Limited and partial understanding

Lent 3 – 2014

John 4:5-42

Marian Free

In the name of God who draws us into relationship, allows us to question and reveals the truth. Amen.

 We do not need to know any history to understand that the Jews and the Samaritans regarded each other with suspicion. This is evident in the shock expressed by Jesus that the leper who is a Samaritan is the only one of ten to return to thank him for healing and that it is a Samaritan not a Jew who risks his own safety to assist the man set upon by bandits. The deep antagonism between the Jews and the Samaritans is something akin to that between the Sunni and Shia Muslims, people whose practice and form of the same faith, has, sometime in the past, taken a divergent path one from the other. Adherents of both expressions of Islam believe the others to be profoundly wrong. Such is the depth of their discomfort that the antagonism between the two group spills over into violence as is evident in Iraq and Afghanistan today. The people whom Moses brought to the promised land were one people. However, in the year 931 BCE, the kingdom split into two – the northern kingdom which, in the records of the Kings, is referred to as Israel and the southern Kingdom centred around Jerusalem which became known as Judah. From then on the two groups of people developed quite separately.  In the first century Jews and Samaritans had very little to do with each other but each regarded the other as misguided and as people who had corrupted the true faith.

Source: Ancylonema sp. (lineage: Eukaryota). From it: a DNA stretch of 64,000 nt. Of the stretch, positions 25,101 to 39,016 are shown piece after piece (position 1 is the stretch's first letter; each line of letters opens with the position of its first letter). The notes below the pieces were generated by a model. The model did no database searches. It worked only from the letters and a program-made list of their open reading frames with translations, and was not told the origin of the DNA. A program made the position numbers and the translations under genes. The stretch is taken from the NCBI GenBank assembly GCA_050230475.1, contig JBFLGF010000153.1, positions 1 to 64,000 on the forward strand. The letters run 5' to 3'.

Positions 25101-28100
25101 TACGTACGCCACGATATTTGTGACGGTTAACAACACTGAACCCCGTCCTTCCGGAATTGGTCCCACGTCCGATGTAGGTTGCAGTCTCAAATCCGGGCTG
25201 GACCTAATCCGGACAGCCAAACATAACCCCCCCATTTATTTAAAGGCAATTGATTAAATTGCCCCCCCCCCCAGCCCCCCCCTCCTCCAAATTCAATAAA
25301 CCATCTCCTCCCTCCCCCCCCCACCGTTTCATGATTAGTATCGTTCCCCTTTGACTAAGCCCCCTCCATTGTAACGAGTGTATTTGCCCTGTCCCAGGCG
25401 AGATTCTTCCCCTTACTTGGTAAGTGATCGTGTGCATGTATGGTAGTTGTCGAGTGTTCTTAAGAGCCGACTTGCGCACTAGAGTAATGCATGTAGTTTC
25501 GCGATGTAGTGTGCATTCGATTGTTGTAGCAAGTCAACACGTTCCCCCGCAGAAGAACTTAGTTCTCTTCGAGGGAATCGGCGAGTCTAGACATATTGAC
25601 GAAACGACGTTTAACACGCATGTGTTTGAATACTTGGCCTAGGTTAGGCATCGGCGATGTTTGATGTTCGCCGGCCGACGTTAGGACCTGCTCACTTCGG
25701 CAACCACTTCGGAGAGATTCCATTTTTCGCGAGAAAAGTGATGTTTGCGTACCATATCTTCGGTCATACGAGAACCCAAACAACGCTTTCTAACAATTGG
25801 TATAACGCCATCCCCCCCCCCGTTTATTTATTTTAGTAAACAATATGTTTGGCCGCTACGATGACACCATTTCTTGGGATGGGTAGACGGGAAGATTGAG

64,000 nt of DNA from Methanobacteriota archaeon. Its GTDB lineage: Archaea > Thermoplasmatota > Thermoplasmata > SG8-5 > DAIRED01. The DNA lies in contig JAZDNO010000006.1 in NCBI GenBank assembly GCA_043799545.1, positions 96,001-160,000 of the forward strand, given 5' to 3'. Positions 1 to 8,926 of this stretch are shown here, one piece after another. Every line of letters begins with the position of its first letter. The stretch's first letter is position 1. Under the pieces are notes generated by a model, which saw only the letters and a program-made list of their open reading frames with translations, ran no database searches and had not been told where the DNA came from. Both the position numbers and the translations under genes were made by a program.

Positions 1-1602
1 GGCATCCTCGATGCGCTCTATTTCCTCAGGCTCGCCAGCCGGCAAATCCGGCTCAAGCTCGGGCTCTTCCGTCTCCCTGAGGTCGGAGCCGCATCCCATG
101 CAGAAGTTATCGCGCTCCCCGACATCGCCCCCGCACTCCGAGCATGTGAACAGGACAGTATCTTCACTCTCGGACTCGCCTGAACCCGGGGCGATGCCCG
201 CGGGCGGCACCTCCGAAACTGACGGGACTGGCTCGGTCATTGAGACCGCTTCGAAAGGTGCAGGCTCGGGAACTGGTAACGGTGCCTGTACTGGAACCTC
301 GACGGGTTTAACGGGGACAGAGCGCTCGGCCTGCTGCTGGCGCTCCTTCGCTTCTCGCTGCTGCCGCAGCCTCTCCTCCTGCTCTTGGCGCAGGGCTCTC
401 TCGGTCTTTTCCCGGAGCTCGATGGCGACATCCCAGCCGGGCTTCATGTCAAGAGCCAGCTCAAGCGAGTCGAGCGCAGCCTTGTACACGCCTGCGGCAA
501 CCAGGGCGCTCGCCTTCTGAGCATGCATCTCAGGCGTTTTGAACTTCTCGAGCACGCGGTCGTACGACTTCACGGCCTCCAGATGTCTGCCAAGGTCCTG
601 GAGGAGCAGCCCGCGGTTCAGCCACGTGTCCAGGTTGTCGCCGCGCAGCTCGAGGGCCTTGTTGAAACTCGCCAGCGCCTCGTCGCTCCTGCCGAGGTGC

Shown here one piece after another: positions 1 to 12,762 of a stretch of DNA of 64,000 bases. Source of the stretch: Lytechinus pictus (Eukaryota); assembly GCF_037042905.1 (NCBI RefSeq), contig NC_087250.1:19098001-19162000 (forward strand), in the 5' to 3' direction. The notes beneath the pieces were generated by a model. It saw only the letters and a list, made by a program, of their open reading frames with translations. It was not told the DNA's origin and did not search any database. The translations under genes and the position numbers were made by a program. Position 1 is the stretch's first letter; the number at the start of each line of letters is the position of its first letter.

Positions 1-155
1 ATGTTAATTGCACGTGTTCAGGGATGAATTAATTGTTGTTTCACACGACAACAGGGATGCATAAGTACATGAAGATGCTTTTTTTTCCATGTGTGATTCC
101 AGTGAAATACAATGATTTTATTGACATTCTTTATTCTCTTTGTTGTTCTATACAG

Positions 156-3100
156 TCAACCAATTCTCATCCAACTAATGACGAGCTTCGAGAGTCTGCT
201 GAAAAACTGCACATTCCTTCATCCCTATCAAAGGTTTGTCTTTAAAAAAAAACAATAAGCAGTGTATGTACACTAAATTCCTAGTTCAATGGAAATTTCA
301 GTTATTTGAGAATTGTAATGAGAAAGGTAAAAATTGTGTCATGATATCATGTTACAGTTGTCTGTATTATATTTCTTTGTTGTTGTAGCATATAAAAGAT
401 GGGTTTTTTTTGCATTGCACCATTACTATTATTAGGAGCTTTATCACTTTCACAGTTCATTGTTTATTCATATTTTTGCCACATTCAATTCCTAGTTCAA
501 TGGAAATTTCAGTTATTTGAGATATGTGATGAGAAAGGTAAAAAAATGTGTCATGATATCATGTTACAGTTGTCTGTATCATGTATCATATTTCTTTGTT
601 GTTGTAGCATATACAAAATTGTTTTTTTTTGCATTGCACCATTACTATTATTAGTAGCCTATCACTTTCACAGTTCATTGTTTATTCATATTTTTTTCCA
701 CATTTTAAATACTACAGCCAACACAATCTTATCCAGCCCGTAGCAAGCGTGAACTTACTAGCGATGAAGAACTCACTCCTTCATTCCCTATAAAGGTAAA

It is in this context that we need to approach the account of Jesus’ meeting with the woman at the well. The story is so familiar that I am sure that you heard it as a story about Jesus’ encounter with a woman of disrepute – a story which reveals Jesus’ inclusive, non-judgemental love. Certainly that is how it has been interpreted for centuries. There are however greater depths to be discovered, particularly if we consider that despite the low opinion the Jews had of the Samaritans the gospel writer is quite matter-of-fact about the Samaritans coming to faith in Jesus. It is possible to draw from this that Samaritans had come to faith and were accepted as members of the community for whom John writes.

Sandra Schneiders believes that this story was included by the Gospel writer to explain or defend the presence of the Samaritans in the Johannine community. The account, she agrees, is a story of Jesus’ radical, inclusive love, but its meaning she argues is much broader and deeper than Jesus’ acceptance of the despised woman. Schneiders writes: “Jesus goes to Samaria, the land of the hated “other”, to confront and to heal the ancient divisions and to integrate into the new covenant  those who were not merely ignorant of, but who were unfaithful to, the old covenant.”(147) In this scenario, the woman, Schneiders argues, is representative of the Samaritan people as a whole and the woman’s discussion with Jesus puts into context and provides a theological explanation for the inclusion of the Samaritans in the community.

A secondary theme running through the story is the place of women in the Johannine community. The woman’s intelligence and strength of character coupled with the disciples’ disquiet at Jesus having a serious theological discussion with her suggests that the leadership of women is a contentious issue in the community – an issue that the writer of the Gospel is trying to address. A significant clue to this meaning is the fact that Jesus’ discussion with the woman is the longest discussion Jesus has with any person in the gospel. Elsewhere, interactions with another person provide an introduction to a monologue from Jesus. In this instance however, the woman remains a significant conversation partner, allowing Jesus to make the point that belief in him transcends that old barriers between Samaritan and Jew thus is able to form a new community – one with a shared faith. Jesus and the woman are not arguing about her morals, but about significant differences in their beliefs.